So far I only managed to find two signed Saburodaiyu tsuba. Both are said to be made in Okayama in Bizen province, either in Momoyama period or in early Edo period, though the dates are inferred but not explicitly indicated on the pieces.
Koike Yoshirō Naomasa.
(1) There is one signed tsuba from Gustav Jacoby collection, which is probably now held in The Hermitage Museum. Tuba is dated 1533, but we don’t know how it looks like yet. Jacoby’s catalogue should arrive in February 2018, and I only hope that it is illustrated there. Another possibility is to get a photo of the said tsuba from the Hermitage.
(2) The other signed example was found in Naunton collection under №103, though without the illustration. It is signed: “Izumi no Kami Yoshirō Koiké Naomasa”. Description: Iron, sixteen godrons, chrysanthemoid inlaid with brass tendrils and paulownia, silver and copper hirazōgan. XVIII-XIX century.” [SV:We certainly can reject this dating.]
Two more signed tsuba in the Hawkshaw Collection:
(3) №15: “Iron, chrysanthemoid outline with sixteen godrons inlaid all over with hirazōgan with paulownia, the branches stylized to brass scrolls, the flowers to crest; Inlaid copper, silver, brass, respectively (silver inflorescence where the leaves are of another metal). Signed: Koiké Naomasa, Izumi no Kami, Yoshirō.”
(4) №16: “Iron, rounded oblong, chrysanthemoid outline with sixteen lobes. Signed: Izumi no Kami, Yoshirō, Koiké Naomasa”.
In Robert Haynes’s Catalog #7  we finally see (not just read about) tsuba with the actual Yoshirō Koike Naomasa signature. Another signed tsuba is in the Dr. Walter A. Compton Collection (part I) :
(5) Fig. 19. — “Masterpiece tsuba by Koike Yoshiro Naomasa. […] The six mon are solid brass inlay. […] The later work of the Bizen Yoshiro and Saburodaiyu continued this style and in some cases equaled it. From Mosle. 84 mm (H) x 3.75 mm (Th., center). Classical signature.”
(6) Fig. 20 — “Very fine middle period example of the work of Naomasa. […] Inlay slightly raised. […] See: Jack Paras sale, catalogue May 26, 1981, lot 5. From Moslé collection. 81 mm (H) x 3.5 mm (Th., center).”
(7) Fig. 21. —“A Koike School tsuba, Edo period (circa 1625), signed Koike Yoshiro. Sheet-brass flush inlay of cloud forms and wire inlay creating the same shape. Koike Yoshiro Naomasa worked from the Keicho to the Genna periods (1596-1623). He arrived in Kyoto from Kaga.” [SV: A good portion of confusion was just infused. Naomasa arrived in Kaga from Kyoto, and not vice versa. “The Keicho to the Genna” is October 1596 to February 1624, though 1625 is the Kan’ei era. It is clear, that Robert Haynes was unaware of the Jacoby’s dated specimen’s inscription, or did not trust it].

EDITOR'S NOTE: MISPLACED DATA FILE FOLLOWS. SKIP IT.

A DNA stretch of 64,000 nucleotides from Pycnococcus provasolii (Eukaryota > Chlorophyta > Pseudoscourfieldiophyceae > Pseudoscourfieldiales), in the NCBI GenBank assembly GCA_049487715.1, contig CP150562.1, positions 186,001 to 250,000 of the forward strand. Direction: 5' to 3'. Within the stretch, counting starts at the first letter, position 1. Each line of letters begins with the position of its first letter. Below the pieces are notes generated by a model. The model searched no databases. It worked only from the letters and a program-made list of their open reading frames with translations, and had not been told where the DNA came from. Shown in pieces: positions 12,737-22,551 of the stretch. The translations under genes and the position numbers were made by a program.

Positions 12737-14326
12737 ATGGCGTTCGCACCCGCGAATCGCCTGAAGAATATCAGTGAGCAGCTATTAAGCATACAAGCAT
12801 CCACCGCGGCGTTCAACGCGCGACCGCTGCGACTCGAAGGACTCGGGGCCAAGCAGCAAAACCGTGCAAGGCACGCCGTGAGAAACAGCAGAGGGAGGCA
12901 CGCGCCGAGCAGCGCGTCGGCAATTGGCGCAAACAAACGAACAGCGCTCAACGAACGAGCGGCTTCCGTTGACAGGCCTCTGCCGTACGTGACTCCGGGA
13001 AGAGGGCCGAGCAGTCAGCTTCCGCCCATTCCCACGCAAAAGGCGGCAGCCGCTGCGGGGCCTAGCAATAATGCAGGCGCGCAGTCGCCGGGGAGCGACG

(8) Fig. 22. The Henry D. Rosin Collection , №21 on page 40 — “Koike Yoshiro Naomasa. A circular iron tsuba with heraldic designs, the plate decorated with karakusa in brass hira-zogan. Signed by Koike Yoshiro, inscribed Tenka Ichi. Momoyama period. 84 x 85 x 3 mm. Certified box by Torigoye Kazutaro (1965). Provenance: W.W. Winkworth; John Harding. Illustrated: Torigoe, Tsuba Kanshoki, plate 48. Similar examples: Kümmel, Sammlung G. Oeder, page 11. Wakayama, Toso Kodogu Koza, vol. 1, sec. 2, page 80, vol. VIII, page 70. Note: Koike Yoshiro Naomasa became master of the Yoshiro School sometime during the third quarter of the 16th century. The tsuba produced by this school were traditionally decorated in brass, silver and shakudo hira-zogan. Koike Yoshiro took this style and technique to an unprecedentedly high level of accomplishment. His only known dated work is of Tensho 3 (1575). The inscription “Tenka Ichi”, freely translated as “The Best Under Heaven”, refers to Yoshiro’s personal view of this particular work which he regards as unsurpassed. His signed work is considered to have been made-to-order only”. [SV: The catalogue was prepared by Patrick Syz, who was assisted by John Harding, a renown authority. However, like Torigoye and Haynes, Harding does not mention the Jacoby’s tsuba of 1533].
(9) Fig. 23. Alexander G. Moslé Collection , №43 — “Koike Yoshiro (active late 16th – first half of 17th century). Tsuba with heraldic crests and vine tendrils. Mokko-form iron plate pierced and inlaid with brass wire. 68 x 67 mm. Signed: Izumi no Kami Naomasa Koike Yoshirō. Koike Yoshirō’s technique evolved from the Onin style. His signature rarely found.”
(10) Fig. 24. One more signed example can be found at BULLETIN OF THE METROPOLITAN MUSEUM OF ART VOLUME XXXII NEW YORK, OCTOBER, 1937 NUMBER 10; Japanese metalwork, Nō masks, and textiles in the Howard Mansfield Collection, pp. 228-238: “There is a noteworthy group of guards in the Yoshiro style, which is characterized by brass inlays in slight relief, combined with crests in openwork. The name Yoshiro is derived from that of Koike Yoshir6 who also signed his work Naomasa with the title Izumi-no-Kami. A guard with these characteristics and the latter signature is further inscribed with a Cellini-like boast that the artist is “second to none.” [This is probably inscription “Tenka Ichi”, mentioned on Fig. 22].
Three almost identical tsuba, signed Koike Naomasa:
(11) Fig. 25. Tsuba by Günter Heckmann , T55 — “Designation: Koike Naomasa. Mid Edo, end of the 17th century. Iron, hira-zogan in brass, copper, silver and shakudo, katakiri-bori. Tendrils and leaves. 87.0 x 78.0 x 4.0 mm.” Reference: Japanische Schwertzierate by Lumir Jisl, 1967, page. 13. [SV: Actually, his tsuba is signed Izumi no Kami Yoshiro on the back; and Koike Naomasa on the front, exactly as Robert Haynes’s tsuba. Dating this tsuba Mid-Edo, 17th century may be considered a misattribution].